Other women see customers as fair game for love scams where they purposely gain affection for the purpose of extracting money. Many of these women have husbands back in the village and send the proceeds back to them to live on.

However one of the most tragic aspects is the high incidence of HIV/AIDS. Most contract the virus out of ignorance, or recklessness in pursuit of maximizing their income. Some accept their fate, working as long as their health allows, then returning to their villages to die peacefully. If one spends time around these people, stories can be heard about those who become very angry and set out to infect as many others as possible as a means to console themselves about their own fate with death – “dying with as many friends as possible.”

Many tackle their low self esteem through dressing as outwardly attractively as possible and acquiring the trinkets that symbolize “success” among their peers, like the latest iPhone. However only a very few can afford these relative luxuries, with the majority earning less than US$10 per day. They are confined to a life of exploitation and compliance, in physical, social, psychological, and spiritual poverty. This leads to long=term depression and being locked into the cycle of disappearance and acceptance of their fate, as forgotten but convenient victims of society.

The social perception of these women varies across the region. In the Philippines many are highly educated, some even lawyers, but are forced to work in the sex trade for lack of other perceived viable opportunities. They are inconvenient but necessary providers of services that middle-class Filipinos don’t want to think about too much, although their services are used by many.

In Indonesia the activities of these women contravene the strict morals of Islam, so they are pushed out to the fringes of society and conveniently forgotten about – a necessary embarrassment. It is only perhaps in Thailand where the mediating philosophy of Buddhism and poverty that still exist in the north and north-east of the country provides these women with more social acceptance. They of course are welcomed as the breadwinners within their families and villages, giving them some status at home.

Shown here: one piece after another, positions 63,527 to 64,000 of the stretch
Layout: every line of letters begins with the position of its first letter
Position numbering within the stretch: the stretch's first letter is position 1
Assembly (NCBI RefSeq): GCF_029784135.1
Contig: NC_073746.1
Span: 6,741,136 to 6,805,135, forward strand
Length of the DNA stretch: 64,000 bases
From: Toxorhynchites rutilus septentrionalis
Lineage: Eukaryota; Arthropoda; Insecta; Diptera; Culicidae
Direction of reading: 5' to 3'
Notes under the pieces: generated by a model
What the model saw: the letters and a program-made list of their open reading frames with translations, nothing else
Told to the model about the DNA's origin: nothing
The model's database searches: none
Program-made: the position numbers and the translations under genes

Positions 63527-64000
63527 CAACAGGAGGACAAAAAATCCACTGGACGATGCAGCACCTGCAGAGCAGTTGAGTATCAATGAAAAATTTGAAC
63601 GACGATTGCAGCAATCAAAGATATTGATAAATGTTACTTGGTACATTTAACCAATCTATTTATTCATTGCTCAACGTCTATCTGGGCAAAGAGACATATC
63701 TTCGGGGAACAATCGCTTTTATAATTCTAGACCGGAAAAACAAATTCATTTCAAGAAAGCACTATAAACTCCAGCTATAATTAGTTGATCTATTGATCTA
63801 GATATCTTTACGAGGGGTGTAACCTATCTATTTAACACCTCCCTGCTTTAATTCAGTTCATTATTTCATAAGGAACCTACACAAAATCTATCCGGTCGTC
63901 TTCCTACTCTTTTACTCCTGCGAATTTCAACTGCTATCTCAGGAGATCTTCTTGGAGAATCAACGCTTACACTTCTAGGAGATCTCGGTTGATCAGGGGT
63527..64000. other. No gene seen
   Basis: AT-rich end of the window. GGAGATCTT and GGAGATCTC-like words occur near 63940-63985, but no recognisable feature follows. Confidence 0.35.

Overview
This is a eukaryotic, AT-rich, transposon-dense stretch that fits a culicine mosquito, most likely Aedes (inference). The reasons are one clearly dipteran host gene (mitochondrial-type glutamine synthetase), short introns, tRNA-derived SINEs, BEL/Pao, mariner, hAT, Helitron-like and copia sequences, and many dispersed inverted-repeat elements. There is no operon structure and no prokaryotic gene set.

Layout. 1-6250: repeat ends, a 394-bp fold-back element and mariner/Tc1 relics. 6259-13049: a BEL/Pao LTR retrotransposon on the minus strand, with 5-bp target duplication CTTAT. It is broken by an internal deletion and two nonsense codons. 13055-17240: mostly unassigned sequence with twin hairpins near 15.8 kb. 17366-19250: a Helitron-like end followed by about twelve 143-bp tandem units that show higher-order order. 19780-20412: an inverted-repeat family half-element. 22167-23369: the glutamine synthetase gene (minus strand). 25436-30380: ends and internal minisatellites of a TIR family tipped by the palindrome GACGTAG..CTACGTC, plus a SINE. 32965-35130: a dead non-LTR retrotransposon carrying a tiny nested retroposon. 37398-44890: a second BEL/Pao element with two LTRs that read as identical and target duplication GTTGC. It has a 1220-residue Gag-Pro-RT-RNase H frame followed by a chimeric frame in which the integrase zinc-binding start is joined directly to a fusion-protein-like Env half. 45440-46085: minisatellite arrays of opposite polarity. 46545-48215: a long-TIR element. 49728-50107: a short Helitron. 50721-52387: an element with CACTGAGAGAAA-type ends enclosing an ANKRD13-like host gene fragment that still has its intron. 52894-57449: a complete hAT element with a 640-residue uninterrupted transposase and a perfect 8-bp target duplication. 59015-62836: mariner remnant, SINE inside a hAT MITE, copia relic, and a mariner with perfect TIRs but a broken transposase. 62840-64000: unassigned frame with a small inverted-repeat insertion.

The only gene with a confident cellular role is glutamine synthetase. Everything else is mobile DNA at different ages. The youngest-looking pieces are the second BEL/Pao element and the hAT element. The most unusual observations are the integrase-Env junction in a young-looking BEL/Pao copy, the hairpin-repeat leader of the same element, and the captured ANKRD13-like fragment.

Unfortunately the masseuses, karaoke and bar girls of Southeast Asia play an inconvenient role tourist development. It has been policy-wise considered a necessary evil where very few resources or high levels of intention have been focused on eradicating social exploitation. This job has primarily been left to NGOs, which of late have been focusing on human trafficking.

As a matter of conscience some governments have passed strict anti-sex tourist laws to show concern over the matter, but little if any foreign aid has gone into tackling the source issues of the problem, one of providing social and economic opportunity to these women back within their village environments.

Perhaps entrepreneurial opportunity should be considered a basic human right and tackled as such. Females within villages tend to mature much faster than their male counterparts and efforts must be made to assist in creating entrepreneurial opportunities and equipping them with the necessary skills and matching resources to exploit them.

This problem cannot be easily engaged within the red light districts themselves as they are structurally institutionalized through corruption, with enforcement agency people often owning the outlets that employ these women.

It is time balance be put back into the issue of prostitution within the region by moving back to focusing on the deprivation of entrepreneurial opportunity, rather than the issues of human trafficking and sex tourism. By doing so, maybe better progress can be made on alleviating this problem society is really reluctant to face front on.

Murray Hunter has been involved in Asia-Pacific business for the last 30 years as an entrepreneur, consultant, academic, and researcher. Murray is now an associate professor at the University Malaysia Perlis. As well, he is the author of a number of books, numerous research and conceptual papers in referred journals, and commentator on the issues of entrepreneurship and development. Read other articles by Murray.